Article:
“It is grace, nothing but grace…”

I write this blog post for posting a few days before the beginning of the special session of the General Conference of the United Methodist Church. I write this blog with a lot of questions in my mind. What will happen over the next few days? What effects will that gathering have on the church as a whole?

My questions about the future have been inspiring questions in my mind. What does it mean that we are a “United” Methodist Church? What does it mean that we have deep divisions in our unity? Have we missed something?

I recently started rereading Dietrich Bonhoeffer’s “Life Together.” I have been pondering the nature of Christian community, the life of someone who had to make incredibly hard decisions to remain as faithful as he could, and it is nice to read about the life of someone who is not United Methodist during these troubling days. Still, Bonhoeffer has always been troubling. I found the following quote calling out for contemplation:

“Therefore, let those who until now have had the privilege of living a Christian life together with other Christians praise God’s grace from the bottom of their hearts. Let them thank God on their knees and realize: it is grace, nothing but grace, that we are still permitted to live in the community of Christians today.”

Dietrich Bonhoeffer, “Life Together,” page 4.

Bonhoeffer writes this quote in the midst of contemplating how rare it is for Christians to live in community. As Bonhoeffer points out, Jesus himself lived a life that involved isolation during many of the major events of his life. Jesus was alone even in the midst of the crowd for many events of what we call the “passion.” Bonhoeffer points out the lonely lives lived by many of the apostles, missionaries, and even individual Christians throughout the centuries.

Reading Bonhoeffer is always challenging, but these words were particularly biting in light of the upcoming events in the life of my denomination. Have we honestly thanked God that we have each other? Have we thanked God for the privilege of living in community with one another? Have we seen our living together as anything but a gift of unmerited favor?

Honestly, when I see some of the vitriol in the community of faith I share with other Christians I do not always see people thankful for grace. I have seen people stand there and say “You do not belong in the church” when they are only in the church by the grace of God. They have been given the blessing of belonging to a body of faith. They have been given a grace and it seems as if that grace is taken for granted.

How many Christians over the centuries longed for a place to belong with other Christians? How many of our churches exist because people came together to have a place to belong? Are we turning our back on that legacy of grace? Are we so thirsty for law, structure, and power that we would burn our community of grace to the ground if we do not get our own way?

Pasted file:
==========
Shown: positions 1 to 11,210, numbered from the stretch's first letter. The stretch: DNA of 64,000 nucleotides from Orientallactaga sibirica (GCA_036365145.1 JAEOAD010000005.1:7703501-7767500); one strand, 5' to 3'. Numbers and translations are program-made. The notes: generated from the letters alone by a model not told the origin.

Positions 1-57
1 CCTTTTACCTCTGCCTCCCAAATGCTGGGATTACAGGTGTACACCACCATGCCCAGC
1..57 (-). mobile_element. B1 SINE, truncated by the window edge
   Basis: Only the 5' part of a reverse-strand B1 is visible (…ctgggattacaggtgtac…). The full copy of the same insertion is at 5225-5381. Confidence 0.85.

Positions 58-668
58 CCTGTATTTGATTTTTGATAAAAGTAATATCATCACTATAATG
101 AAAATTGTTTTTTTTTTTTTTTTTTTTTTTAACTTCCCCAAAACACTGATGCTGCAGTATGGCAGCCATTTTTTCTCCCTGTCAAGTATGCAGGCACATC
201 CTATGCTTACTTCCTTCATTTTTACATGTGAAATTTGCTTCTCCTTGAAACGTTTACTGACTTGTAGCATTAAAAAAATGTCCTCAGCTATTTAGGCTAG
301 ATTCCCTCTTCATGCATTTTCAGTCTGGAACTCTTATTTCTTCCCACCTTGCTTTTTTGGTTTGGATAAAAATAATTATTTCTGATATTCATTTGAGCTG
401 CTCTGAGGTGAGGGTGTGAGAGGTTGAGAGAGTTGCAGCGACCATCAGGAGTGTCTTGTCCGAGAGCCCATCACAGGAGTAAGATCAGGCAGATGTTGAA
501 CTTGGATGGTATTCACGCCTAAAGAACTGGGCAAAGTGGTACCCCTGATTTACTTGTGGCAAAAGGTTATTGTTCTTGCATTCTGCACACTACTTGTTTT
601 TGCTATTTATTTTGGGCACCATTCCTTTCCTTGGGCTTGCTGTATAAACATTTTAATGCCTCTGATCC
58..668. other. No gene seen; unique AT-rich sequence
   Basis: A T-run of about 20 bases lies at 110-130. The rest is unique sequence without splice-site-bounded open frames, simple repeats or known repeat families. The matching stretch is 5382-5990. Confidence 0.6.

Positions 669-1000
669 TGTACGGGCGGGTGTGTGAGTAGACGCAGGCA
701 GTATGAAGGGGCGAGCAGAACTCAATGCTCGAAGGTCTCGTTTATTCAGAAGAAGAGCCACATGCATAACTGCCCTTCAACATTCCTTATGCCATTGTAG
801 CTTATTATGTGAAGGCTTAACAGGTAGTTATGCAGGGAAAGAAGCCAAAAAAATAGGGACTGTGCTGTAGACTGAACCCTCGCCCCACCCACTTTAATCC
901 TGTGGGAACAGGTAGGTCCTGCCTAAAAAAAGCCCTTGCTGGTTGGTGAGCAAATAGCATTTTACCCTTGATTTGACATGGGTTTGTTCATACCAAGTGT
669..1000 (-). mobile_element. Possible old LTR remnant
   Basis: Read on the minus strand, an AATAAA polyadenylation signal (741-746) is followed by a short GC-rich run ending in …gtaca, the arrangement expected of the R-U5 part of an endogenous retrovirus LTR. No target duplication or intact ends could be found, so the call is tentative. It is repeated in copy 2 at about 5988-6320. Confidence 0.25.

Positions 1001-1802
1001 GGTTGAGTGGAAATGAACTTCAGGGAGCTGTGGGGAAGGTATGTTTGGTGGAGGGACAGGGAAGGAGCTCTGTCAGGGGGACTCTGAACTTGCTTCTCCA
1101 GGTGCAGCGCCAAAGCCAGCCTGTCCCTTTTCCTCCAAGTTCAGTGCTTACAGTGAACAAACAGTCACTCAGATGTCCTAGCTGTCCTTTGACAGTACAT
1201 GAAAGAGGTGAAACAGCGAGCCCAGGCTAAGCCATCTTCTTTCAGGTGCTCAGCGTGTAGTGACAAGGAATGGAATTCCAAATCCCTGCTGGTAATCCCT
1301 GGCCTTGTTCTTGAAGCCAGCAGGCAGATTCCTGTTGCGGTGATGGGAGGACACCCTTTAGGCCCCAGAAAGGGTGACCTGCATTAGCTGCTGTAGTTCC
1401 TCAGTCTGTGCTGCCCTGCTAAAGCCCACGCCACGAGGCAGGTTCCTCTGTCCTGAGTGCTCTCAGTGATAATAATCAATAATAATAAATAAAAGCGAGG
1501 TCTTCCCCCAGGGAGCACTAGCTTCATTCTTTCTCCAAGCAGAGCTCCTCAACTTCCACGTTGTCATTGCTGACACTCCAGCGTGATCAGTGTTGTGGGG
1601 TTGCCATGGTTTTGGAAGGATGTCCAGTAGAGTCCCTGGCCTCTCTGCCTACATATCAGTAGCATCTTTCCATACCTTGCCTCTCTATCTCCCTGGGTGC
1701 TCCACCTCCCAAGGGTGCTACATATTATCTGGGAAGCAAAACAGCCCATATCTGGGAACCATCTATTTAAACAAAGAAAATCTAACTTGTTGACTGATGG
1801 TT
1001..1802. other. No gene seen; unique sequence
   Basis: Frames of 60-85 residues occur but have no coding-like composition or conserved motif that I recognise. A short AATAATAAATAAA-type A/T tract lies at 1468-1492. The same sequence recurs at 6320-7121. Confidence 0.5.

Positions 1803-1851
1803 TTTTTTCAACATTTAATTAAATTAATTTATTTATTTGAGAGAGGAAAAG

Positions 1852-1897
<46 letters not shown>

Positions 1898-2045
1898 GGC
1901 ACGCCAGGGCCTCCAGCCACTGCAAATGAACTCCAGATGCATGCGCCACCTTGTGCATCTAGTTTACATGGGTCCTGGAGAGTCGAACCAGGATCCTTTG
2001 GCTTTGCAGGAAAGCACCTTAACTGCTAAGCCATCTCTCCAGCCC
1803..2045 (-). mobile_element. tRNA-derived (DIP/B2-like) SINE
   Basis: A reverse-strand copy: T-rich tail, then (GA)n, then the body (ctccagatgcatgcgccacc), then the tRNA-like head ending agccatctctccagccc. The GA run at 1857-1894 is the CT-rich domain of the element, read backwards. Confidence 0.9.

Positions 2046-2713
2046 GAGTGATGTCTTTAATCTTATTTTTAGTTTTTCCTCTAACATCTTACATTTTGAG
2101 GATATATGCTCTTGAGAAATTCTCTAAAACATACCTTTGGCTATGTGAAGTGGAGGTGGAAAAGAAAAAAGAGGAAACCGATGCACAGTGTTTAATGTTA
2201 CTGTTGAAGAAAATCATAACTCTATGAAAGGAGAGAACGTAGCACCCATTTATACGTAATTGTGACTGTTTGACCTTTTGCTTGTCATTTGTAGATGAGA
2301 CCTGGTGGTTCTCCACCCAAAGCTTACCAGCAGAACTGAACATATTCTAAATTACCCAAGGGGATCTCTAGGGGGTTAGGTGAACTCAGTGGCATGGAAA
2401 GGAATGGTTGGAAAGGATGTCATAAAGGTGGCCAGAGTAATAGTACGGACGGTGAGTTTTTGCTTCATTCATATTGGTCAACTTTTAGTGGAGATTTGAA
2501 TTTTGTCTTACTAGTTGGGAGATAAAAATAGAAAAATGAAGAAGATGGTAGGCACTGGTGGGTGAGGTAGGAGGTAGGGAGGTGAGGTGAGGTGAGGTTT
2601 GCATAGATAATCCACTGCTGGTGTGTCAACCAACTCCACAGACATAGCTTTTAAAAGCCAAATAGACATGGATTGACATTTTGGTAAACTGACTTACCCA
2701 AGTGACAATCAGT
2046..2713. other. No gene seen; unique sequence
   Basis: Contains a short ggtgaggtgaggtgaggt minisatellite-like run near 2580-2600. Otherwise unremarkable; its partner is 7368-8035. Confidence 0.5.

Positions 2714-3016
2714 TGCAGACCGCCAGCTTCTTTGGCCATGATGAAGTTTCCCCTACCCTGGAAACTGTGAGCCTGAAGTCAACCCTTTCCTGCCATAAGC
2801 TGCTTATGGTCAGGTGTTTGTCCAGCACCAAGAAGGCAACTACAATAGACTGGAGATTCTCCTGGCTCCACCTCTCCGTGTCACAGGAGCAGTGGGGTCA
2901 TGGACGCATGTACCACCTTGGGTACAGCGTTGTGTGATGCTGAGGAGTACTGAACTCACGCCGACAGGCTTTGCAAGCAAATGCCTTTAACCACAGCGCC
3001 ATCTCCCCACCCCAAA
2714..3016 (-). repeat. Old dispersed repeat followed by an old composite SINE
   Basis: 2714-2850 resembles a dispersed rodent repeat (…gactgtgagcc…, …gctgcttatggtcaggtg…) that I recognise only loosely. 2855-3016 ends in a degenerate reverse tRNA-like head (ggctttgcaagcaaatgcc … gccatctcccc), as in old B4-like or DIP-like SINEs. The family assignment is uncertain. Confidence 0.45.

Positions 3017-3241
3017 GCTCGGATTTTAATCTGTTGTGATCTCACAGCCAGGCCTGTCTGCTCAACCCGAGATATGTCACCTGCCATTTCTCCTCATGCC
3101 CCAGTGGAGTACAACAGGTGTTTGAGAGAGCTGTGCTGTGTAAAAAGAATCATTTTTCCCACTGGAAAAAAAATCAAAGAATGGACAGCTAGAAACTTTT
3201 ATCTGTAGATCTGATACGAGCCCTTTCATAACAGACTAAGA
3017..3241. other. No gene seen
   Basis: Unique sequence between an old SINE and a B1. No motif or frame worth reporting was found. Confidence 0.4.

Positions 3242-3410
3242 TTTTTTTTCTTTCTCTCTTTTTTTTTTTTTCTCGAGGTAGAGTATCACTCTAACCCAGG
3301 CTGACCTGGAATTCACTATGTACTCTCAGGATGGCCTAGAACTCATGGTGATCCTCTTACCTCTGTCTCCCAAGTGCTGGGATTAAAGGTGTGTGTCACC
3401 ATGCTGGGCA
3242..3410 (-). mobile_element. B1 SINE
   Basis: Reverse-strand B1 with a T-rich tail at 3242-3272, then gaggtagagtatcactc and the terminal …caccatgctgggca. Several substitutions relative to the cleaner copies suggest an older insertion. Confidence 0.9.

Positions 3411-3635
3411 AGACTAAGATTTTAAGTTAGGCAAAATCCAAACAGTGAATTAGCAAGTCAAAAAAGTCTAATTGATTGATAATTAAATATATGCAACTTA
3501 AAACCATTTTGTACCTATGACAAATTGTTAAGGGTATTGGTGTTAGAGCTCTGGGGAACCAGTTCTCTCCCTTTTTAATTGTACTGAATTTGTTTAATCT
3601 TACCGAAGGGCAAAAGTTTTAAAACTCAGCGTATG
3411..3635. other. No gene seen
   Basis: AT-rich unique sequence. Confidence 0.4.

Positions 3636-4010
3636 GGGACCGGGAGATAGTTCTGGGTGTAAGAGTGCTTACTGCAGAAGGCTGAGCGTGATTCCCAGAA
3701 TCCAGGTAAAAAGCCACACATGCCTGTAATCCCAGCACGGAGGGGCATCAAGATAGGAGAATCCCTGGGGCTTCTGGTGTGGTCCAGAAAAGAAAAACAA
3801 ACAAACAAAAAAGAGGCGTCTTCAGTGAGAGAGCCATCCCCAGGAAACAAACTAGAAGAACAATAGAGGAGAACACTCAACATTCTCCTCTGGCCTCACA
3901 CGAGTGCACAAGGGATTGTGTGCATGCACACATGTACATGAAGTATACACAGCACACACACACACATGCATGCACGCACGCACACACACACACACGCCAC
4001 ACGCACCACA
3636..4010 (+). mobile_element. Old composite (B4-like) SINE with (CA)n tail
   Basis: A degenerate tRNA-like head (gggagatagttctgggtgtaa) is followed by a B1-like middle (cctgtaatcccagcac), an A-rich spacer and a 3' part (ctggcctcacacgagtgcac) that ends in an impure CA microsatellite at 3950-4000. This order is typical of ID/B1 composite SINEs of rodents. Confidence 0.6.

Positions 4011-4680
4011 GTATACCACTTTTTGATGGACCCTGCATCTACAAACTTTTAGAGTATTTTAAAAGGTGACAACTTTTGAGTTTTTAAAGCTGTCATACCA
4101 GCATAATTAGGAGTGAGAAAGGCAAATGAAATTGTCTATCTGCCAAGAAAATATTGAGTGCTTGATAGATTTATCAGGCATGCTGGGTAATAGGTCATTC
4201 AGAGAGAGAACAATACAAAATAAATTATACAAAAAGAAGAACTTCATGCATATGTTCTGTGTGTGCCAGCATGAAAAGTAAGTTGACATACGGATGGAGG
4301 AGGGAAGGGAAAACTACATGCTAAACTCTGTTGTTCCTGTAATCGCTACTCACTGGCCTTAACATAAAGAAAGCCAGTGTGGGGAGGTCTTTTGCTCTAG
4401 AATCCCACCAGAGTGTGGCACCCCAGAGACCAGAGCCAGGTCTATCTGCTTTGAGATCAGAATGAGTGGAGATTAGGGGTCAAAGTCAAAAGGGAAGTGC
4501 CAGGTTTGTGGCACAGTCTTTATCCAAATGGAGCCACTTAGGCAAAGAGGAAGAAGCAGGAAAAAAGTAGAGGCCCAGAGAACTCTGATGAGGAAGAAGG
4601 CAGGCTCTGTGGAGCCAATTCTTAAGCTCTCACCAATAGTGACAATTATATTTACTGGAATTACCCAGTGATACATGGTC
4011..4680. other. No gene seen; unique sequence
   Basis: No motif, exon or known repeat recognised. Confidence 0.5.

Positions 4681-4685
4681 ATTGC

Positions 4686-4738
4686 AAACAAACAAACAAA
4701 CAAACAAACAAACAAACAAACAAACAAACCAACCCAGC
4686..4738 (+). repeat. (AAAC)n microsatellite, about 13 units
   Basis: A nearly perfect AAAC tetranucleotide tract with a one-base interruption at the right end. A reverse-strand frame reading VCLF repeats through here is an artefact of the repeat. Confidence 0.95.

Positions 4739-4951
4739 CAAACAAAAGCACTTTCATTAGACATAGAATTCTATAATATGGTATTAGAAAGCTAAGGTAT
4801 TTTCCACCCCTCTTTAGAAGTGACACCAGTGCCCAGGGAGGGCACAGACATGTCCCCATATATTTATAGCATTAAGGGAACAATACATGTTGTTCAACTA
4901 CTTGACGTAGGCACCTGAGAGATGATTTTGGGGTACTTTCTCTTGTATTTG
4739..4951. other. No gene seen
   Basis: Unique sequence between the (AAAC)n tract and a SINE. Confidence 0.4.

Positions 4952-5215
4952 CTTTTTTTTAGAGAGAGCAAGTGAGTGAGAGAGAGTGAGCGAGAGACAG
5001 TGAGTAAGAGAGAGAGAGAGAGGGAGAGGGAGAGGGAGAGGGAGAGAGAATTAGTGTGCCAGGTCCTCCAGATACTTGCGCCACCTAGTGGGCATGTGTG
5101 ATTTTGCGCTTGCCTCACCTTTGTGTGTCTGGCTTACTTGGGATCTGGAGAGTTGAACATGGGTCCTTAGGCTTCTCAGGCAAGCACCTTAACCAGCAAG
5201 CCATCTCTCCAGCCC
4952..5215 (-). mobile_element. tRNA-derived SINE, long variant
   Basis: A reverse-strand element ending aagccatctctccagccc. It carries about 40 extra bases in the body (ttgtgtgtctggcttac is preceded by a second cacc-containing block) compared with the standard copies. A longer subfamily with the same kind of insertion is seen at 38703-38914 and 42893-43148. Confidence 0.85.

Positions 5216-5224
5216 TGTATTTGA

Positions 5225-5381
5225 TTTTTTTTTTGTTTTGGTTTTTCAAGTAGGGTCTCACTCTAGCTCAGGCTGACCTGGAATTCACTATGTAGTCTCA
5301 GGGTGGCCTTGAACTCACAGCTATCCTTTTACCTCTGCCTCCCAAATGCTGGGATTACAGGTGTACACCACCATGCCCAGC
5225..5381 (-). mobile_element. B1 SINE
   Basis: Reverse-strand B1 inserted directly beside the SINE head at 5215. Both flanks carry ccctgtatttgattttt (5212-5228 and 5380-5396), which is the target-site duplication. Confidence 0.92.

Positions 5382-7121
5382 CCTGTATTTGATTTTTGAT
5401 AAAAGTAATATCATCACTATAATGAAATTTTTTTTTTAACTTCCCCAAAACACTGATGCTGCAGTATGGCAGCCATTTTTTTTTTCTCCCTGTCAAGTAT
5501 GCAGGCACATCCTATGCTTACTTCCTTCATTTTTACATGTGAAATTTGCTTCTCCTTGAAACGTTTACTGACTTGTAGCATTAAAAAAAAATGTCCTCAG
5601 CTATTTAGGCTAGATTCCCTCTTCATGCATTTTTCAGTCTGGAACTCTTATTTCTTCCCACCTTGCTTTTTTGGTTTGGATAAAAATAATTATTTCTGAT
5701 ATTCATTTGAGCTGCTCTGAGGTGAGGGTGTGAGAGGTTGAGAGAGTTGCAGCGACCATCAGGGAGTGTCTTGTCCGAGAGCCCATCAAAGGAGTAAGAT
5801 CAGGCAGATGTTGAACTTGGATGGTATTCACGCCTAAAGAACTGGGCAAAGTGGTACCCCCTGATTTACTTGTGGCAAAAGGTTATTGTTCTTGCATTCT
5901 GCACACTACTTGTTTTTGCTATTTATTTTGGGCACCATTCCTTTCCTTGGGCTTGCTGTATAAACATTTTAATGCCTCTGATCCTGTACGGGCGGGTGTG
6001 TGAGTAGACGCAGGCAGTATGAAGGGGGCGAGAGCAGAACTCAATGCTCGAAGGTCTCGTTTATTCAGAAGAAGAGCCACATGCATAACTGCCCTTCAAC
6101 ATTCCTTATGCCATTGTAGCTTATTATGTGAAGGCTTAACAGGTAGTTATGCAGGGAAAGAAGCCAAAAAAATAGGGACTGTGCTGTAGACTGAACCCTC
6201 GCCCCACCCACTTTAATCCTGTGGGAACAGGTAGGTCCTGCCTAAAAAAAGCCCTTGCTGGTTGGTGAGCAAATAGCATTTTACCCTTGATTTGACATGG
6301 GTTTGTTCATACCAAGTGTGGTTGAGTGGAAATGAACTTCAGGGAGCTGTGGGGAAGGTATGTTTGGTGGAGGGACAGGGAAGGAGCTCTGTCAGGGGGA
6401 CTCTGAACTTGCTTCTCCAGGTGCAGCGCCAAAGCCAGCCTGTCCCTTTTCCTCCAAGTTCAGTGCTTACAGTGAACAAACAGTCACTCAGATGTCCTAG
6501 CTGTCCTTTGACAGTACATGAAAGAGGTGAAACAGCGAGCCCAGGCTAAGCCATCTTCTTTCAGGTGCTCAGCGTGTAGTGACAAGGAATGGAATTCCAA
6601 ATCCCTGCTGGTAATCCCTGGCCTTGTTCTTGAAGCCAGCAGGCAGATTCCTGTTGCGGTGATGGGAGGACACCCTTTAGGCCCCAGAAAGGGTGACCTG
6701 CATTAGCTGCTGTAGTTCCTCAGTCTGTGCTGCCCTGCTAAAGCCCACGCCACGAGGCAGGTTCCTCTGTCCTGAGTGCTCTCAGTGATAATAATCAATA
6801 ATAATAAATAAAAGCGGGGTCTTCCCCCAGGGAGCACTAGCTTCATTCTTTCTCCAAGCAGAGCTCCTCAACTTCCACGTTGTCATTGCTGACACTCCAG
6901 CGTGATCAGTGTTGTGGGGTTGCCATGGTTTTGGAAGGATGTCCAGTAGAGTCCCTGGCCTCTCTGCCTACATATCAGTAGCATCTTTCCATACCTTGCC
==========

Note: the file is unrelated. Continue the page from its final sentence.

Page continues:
It is far easier to tear down than to build something. It is far easier to destroy than to give life. As we head into General Conference, I am praying we remember that we are only together by the grace of God. I am praying that grace prevails.

The Thrush and Bonhoeffer

Have you ever stopped to wonder whether life would be different if we paid closer attention to the world? Would life be different if we focused on other matters than those that preoccupy us?

Recently I was reading a letter from Dietrich Bonhoeffer to his parents in April 1943. Eberhard Bethge translated the version I was reading. The letter I was reading was written on the fourteenth of April. Bonhoeffer wrote:

“Spring is really coming now. You will have plenty to do in the garden; I hope that Renate’s wedding preparations are going well. Here in the prison yard there is a thrush which sings beautifully in the morning, and now in the evening too. One is grateful for little things, and that is surely a gain.”

Dietrich Bonhoeffer as translated Eberhard Bethge in “Letters Papers from Prison”

If you are unfamiliar with Bonhoeffer’s story, Bonhoeffer was arrested for taking very public stances against the Nazi regime in Germany and for engaging in espionage. He was executed for his crimes during the last days of hostilities in 1945. Bonhoeffer was one of the most prominent Lutheran martyrs of the 20th century.

Bonhoeffer is writing to his father at the beginning of his imprisonment in the letter I was reading. They had separated Bonhoeffer from family, from his fiancee, and from his community of faith within the confessional church. Bonhoeffer was facing charges which could easily lead to his execution.

What catches my eye is that Bonhoeffer notices the thrush in the prison yard. He could have obsessed over his imprisonment and isolation. He could have focused on being confined in his cell for long hours at night or being neglected simple things like shoelaces and shaving cream. In the midst of everything, Bonhoeffer notices the thrush.

I am not imprisoned in my home. I have access to the world around me and my children are a regular part of my life. There are so many things I could focus on in life. I could notice the sound of my daughter singing to herself, the blessing of having a partner who helps me to be a better person, or a million and one other things.

Instead I find myself focusing on matters that are not helpful. Do I have opinions about politics? Yes, I most certainly have opinions. Do I have an obligation to speak out against abuses? Yes, I most certainly have times when I must take a stand. There are many things I could focus on in this moment.

We all have only so many days in this world. What do we notice as we spend our time under the sun?

I pray that my calling in the world will come with the awareness that Bonhoeffer seemed to possess. Will I miss the thrush? I pray that I do not miss the thrush in my life today. May I gain blessings through all the little things.